Monday, April 13, 2015
Hi, my name is Julie Klingaman from Grohe Florist in Rohnert Park, CA. The purpose of today's video is to help grieving families choose flowers for funeral services. This is often a very stressful time for families planning an important event in such a short amount of time, so hopefully, these following tips can make it a little less daunting.
The first tip is to find out if your loved one had a favorite flower or color. Ask your florist if these flowers are available and can be incorporated into the arrangements. If they're not available, perhaps there's something similar that your florist can suggest. If there wasn't a favorite color or flower, you can never go wrong by choosing seasonal flowers.
The second tip is to think about the room where you'll be holding the service. Is there a casket? Is it going to be open or closed? It's important to let your florist know that, 'cause that will help determine the size of the arrangement that you'll be needing. Is it a cremation? Then think about if you'd like flowers to be sitting next to the urn.
Families can coordinate the arrangements together, matching colors and different styles. In front of me is a casket piece that can sit on the casket. There's pedestal arrangements, like the one to my right-hand side here. Then over here, there's standing sprays, which are flowers on easels, or basket arrangements, as well as plants. All of these can help decorate the room and make it feel warm and inviting.
Lastly, figure out a budget you're trying to stay within. If you have no idea of the price of flowers, most florists have websites, and you can get a good idea that can help you set a realistic budget.
I hope this video will assist you in choosing the perfect arrangements to commemorate your loved ones.
Hi, my name is Julie Klingaman from Grohe Florist in Rohnert Park, CA.
Today, I'm going to demonstrate how to make a boutonniere. First, there's a few things that you need to make sure you have. The first is floral stem tape, a pair of clippers for cutting, wire... I like to use 22 gauge wire and pins, so when the boutonniere is complete, you have it for pinning.
Today, I chose a rose to use because they're sturdy and they hold for an evening, when you pin it onto a jacket. What you do is you cut the rose, you leave a little bit of a stem on it, just maybe about a half an inch or so. You can kind of pick the rose, the petals on the outside off that you don't like the way that they look, so that you've got a nice shape for a boutonnière.
The second step that you'll do is take your wire and you'll poke it through the base of the rose, kind of at the biggest bulb part. Now, you can decide if you like to keep these little leaves around the rose or not. I'm going to take it off today just because I don't want that to get in the way of seeing what I'm doing. And then I'm going to take the stem tape, and I'm going to start it at the base of the rose and I'm going to hold it tight, and I'm going to twist the rose. And as I'm twisting the rose, you're going to pull the tape at the same time so that it sticks. And you're just going to keep twisting until you get almost down the whole stem.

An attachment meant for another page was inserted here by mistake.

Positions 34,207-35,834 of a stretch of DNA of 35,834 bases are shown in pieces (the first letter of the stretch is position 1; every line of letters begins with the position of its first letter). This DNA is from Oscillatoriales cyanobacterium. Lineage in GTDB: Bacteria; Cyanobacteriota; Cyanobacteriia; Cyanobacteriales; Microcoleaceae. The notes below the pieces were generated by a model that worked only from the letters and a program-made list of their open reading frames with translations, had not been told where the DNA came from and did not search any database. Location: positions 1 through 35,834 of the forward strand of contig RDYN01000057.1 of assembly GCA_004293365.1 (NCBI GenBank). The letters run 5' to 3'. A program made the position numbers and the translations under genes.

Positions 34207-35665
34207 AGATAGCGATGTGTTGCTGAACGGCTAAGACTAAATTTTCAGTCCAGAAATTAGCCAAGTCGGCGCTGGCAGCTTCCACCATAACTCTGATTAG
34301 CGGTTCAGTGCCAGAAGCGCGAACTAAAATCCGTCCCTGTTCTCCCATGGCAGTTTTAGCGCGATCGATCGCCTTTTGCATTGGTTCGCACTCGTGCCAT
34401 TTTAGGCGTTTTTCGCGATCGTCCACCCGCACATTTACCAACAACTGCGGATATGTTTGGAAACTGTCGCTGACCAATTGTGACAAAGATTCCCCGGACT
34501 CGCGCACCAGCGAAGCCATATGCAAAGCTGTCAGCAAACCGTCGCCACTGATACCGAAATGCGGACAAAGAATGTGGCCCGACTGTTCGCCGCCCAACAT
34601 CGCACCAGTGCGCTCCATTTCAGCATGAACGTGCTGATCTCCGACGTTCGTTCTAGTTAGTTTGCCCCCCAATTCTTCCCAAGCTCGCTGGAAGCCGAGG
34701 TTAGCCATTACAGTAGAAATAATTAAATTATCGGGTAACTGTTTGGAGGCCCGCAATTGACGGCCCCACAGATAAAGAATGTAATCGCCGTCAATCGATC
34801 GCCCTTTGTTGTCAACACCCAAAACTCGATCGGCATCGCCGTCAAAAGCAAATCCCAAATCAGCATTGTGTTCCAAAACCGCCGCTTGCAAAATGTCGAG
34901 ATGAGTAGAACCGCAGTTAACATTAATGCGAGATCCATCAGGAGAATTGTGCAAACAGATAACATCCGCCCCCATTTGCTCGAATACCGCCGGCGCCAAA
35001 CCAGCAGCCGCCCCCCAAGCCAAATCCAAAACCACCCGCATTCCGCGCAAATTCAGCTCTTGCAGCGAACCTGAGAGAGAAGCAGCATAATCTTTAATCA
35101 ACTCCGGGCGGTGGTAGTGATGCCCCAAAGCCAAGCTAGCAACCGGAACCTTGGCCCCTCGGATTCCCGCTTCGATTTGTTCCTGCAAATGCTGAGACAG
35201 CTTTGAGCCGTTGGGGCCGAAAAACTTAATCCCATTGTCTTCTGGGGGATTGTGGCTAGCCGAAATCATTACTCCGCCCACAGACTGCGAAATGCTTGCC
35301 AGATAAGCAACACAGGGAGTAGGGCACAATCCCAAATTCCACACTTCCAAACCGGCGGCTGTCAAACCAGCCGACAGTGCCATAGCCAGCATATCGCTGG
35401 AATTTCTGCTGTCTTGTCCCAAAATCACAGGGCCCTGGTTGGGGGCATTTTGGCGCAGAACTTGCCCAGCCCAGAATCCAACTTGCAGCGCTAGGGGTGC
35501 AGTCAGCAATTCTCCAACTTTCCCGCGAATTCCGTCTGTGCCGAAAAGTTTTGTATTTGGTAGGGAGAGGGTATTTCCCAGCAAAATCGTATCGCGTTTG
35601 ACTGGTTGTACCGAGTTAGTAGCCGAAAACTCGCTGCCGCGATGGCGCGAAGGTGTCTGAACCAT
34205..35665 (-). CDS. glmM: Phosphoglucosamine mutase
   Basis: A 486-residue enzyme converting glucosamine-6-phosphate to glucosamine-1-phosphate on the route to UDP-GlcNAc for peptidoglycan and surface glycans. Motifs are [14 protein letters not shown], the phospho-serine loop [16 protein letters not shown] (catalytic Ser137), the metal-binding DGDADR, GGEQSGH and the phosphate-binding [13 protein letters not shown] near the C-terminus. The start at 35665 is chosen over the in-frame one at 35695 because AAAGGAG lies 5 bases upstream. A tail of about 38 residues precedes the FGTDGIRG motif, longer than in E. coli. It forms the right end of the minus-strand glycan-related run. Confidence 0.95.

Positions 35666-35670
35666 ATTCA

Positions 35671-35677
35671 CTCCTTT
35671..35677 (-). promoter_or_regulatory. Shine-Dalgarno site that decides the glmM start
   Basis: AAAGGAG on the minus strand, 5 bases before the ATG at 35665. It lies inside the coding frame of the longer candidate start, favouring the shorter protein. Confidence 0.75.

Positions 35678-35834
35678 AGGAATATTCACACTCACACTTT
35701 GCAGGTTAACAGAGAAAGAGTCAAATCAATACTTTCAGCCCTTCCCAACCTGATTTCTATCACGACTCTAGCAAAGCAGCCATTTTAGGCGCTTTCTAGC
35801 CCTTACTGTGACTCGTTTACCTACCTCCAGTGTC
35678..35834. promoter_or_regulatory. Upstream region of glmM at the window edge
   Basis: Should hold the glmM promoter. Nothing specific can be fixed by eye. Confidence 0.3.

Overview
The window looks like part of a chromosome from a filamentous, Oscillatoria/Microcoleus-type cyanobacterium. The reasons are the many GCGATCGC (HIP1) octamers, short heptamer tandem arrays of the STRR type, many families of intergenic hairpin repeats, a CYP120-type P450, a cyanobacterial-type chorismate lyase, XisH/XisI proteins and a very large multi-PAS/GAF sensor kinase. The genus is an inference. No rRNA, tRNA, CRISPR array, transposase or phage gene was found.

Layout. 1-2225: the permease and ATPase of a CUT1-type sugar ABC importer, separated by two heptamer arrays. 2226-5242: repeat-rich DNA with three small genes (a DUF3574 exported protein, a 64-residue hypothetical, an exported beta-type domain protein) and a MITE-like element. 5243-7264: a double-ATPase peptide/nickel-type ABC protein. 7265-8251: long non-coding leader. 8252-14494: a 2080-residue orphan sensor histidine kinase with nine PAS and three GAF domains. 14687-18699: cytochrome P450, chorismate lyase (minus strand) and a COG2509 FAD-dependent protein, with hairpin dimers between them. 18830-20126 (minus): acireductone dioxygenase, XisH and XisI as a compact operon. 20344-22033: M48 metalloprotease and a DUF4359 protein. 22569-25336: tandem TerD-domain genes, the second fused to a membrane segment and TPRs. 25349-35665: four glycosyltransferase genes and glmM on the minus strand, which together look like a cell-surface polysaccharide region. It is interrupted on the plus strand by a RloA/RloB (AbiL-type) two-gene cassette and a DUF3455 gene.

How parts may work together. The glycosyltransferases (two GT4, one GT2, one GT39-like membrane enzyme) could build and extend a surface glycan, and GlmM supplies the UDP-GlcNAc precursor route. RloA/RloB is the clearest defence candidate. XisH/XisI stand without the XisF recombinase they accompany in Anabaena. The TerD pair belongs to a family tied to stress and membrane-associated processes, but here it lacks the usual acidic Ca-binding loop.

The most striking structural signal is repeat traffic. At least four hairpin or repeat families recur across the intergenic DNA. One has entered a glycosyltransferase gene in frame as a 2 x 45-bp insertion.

The next step will be cutting a little bit of filler flower. I chose to use baby's breath today, and it's kind of made a come back so we're going to use that for our filler. I'm just going to cut little pieces off so that I can put it around the base of the rose. The next step is you're going to just pick which part of the rose you think looks like the front or the back. So, I'm going to choose this as the front 'cause it looks the nicest from this direction, and I'm going to put the baby's breath kind of just in the front part of the rose; and I'm going to take the stem tape again just like I did that first time, and I'm going to start it around the base of it and wrap it around. You don't have to go all the way down this time, just about halfway is fine.
The next step is to pick greenery. I'm going to use Italian Ruscus because it has a nice shape and it's kind of flat to sit on the back of the rose. I'm also got some seeded eucalyptus just because it's a different type of texture and I think it's a nice accent to a boutonnière. So I'm going to do this again where I find the back of the rose. I'm going to put the Ruscus on the back side of it and when it sits up against a jacket it will have a flat back to it. So, don't worry that it's kind of leaning back on this. If you feel like it needs more greenery than this, you can add a little bit more, still. So, I'm going to just cut another piece and I'm going to stick it back here just to have it a little fuller with greens. And then I will stem tape again the rose and twirl it around. If you have too much stems down here, you can trim them and twirl all the way down.
Now, this step you have an option if you want to make it a pin-on boutonnière or there's a new thing that's a magnet. The magnet works very easy. I prefer using the magnet, but if you don't have it on hand, you can find them at your local florist or at a craft store. So this is the point where you can make that decision. If you decide you want to just do a pin on, what you can do is cut the stem of this, any length, say you want to cut it this long, and you can just leave it like that. You can use a pen to twirl it and then just simply put the pins in the side before you pin on. If you decide you want to use the magnet, all you have to do is take the magnet right here, put it on the back of it, like we did the greenery and then just twist, making the magnet on the back of this look really nice. And then you have a magnetic boutonnière, and it's really easy to put on.
I hope that this video was informational and you can make one at home yourself. Thank you. Have a good day.